More than a fifth of emissions now subject to CO2 price: World Bank

25 May 2021

London, (Quantum Commodity Intelligence) – More than 20% of global emissions of greenhouse gases will be subject to a carbon price this year, according to a study by the World Bank, up from 15.1% a year earlier after China rolled out its emissions trading scheme.

In its annual State and Trends of Carbon Pricing, the Bank said that $53 billion was raised by the rollout of carbon pricing schemes – which include both policies to tax emission as well as emissions trading schemes -  a figure that is up 18% on the year.

The report, which has been running for more than 15 years, said there were 64 global carbon pricing instruments in 2021, up six on the year.

The rise in coverage is largely down to the rollout of China’s domestic trading scheme, which covers more than 2,200 installations in the power sector and covers 4 billion tonnes of carbon dioxide.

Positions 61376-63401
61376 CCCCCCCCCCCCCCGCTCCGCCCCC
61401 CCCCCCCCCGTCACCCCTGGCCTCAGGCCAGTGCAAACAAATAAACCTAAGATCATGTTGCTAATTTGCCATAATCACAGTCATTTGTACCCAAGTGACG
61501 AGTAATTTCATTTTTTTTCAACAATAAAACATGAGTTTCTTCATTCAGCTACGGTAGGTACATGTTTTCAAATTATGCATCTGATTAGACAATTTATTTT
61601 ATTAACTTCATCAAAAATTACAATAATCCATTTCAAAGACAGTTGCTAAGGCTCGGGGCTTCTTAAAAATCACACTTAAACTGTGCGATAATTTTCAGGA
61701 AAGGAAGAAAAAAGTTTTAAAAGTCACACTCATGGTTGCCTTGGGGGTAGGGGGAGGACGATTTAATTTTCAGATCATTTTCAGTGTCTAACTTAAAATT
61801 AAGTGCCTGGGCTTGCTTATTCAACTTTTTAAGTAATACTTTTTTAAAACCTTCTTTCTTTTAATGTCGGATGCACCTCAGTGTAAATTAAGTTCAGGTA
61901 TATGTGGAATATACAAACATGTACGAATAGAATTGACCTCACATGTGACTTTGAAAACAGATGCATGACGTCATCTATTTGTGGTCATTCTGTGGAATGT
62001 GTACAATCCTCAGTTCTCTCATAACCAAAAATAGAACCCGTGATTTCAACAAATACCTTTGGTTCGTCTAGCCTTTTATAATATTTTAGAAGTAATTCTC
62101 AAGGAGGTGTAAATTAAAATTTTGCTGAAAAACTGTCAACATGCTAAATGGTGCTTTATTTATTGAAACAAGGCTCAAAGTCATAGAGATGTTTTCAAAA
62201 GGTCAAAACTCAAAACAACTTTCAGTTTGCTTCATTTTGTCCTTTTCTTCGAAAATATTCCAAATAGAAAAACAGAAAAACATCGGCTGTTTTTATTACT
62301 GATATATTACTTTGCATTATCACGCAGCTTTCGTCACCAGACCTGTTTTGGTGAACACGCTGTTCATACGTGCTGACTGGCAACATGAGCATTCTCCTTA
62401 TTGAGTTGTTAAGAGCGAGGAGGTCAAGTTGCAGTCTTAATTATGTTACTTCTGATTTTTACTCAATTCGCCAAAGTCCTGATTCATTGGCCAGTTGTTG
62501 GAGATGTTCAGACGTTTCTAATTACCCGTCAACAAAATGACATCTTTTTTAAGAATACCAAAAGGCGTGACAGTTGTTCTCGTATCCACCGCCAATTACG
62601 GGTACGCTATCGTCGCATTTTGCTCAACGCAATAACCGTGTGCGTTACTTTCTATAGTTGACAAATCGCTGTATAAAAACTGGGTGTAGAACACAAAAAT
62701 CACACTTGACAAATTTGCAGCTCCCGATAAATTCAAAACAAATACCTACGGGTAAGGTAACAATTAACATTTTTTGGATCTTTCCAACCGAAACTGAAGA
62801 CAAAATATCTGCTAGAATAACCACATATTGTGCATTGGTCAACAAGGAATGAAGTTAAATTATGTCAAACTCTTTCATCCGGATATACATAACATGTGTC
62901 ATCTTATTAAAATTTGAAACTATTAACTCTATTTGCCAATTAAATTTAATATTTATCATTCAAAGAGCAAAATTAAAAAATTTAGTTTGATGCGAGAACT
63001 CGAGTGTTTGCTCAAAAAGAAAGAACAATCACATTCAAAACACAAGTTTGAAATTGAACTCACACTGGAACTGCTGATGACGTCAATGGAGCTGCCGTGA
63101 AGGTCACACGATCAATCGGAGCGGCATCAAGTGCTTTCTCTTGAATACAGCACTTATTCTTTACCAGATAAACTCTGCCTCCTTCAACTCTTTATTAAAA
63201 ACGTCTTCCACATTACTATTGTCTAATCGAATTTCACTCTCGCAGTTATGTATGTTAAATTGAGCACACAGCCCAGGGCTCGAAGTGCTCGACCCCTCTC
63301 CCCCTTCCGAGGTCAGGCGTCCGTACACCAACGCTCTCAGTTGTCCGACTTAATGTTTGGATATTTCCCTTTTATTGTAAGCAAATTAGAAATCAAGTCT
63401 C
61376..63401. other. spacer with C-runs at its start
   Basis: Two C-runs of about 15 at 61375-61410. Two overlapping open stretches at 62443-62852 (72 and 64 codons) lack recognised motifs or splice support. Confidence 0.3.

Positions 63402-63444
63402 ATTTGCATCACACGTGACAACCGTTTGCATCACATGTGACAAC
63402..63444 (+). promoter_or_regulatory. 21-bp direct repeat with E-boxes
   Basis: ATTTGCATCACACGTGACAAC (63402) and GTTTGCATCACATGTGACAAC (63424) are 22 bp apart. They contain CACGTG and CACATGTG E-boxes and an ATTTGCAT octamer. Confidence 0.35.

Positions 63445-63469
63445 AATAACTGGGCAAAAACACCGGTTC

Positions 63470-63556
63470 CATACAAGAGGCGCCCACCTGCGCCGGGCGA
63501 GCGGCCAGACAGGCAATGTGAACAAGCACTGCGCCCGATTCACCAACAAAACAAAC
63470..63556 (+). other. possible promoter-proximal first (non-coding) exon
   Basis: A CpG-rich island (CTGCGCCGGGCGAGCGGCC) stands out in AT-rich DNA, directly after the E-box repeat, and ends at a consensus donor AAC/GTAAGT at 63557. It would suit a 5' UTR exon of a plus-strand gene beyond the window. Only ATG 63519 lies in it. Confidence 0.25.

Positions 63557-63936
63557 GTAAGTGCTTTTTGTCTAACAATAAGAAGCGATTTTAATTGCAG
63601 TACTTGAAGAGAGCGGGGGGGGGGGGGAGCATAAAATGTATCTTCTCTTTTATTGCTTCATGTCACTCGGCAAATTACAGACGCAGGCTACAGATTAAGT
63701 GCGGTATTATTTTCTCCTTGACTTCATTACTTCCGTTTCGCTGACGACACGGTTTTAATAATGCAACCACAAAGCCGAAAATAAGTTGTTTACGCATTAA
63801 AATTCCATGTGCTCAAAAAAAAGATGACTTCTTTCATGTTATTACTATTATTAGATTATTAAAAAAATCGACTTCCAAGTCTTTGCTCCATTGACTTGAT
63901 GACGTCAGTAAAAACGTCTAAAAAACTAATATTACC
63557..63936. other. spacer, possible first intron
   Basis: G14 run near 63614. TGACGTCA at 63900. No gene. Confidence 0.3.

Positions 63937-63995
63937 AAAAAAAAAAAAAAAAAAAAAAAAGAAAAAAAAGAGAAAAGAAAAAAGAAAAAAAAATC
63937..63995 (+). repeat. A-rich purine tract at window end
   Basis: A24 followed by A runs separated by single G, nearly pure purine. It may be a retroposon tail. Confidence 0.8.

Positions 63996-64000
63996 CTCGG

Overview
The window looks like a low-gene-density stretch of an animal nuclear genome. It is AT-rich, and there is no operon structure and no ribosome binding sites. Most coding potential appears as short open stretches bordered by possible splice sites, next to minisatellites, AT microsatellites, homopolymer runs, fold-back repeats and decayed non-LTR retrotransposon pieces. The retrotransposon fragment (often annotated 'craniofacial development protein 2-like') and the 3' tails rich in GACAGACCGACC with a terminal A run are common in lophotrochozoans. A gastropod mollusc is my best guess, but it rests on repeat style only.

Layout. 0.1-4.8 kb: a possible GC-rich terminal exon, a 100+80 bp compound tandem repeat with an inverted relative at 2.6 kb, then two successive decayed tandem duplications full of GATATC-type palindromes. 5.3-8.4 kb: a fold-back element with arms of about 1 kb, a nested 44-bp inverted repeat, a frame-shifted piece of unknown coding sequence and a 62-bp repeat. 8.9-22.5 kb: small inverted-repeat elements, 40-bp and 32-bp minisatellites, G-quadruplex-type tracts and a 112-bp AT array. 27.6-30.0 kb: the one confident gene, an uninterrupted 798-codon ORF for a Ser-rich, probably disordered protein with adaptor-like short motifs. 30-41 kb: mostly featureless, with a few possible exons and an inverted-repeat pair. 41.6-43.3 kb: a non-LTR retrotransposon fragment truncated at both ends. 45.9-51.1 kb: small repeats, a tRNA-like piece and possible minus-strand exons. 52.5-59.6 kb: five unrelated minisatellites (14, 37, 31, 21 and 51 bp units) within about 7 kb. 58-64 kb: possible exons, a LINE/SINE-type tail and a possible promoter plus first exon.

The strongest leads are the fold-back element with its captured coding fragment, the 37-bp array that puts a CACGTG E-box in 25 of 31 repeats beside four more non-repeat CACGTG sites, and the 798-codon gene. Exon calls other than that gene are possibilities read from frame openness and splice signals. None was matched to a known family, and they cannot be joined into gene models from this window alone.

"The national carbon market will be a tool to promote China’s commitment to peak carbon before 2030 and achieve carbon neutrality before 2060," the Bank said.

But while the rise in coverage is due to expansion, the rise in revenue raised is due to higher prices, largely in the EU Emissions Trading System, where prices have spiked to above €50/mt in a move that sources say was driven by speculation ahead of a reform of the scheme this year.

However, prices remain way below where they need to be to deter combustion of and investment in fossil fuels.

"A majority of carbon prices still remain far below the $40–80/mt of CO2e range needed in 2020 to meet the 2C temperature goal of the Paris Agreement — only 3.76% of global emissions are covered by a carbon price at and above this range," the Bank said.

"Even higher prices will be needed over the next decade to reach the 1.5C target," it warned.

Earlier this year, oil consultants Woodmac estimated carbon prices would need to reach $160/mt of CO2e over the next decade to meet the Paris Agreement’s goal to cap a rise in global emissions to 1.5C above the industrial age.

Last week, the IEA said that in order for the world to become carbon neutral by 2050, investment in all fossil fuels will need to cease this year.

Oil demand will need to be cut around 25% by 2030, half by 2040 and 75% by 2050 to meet this goal.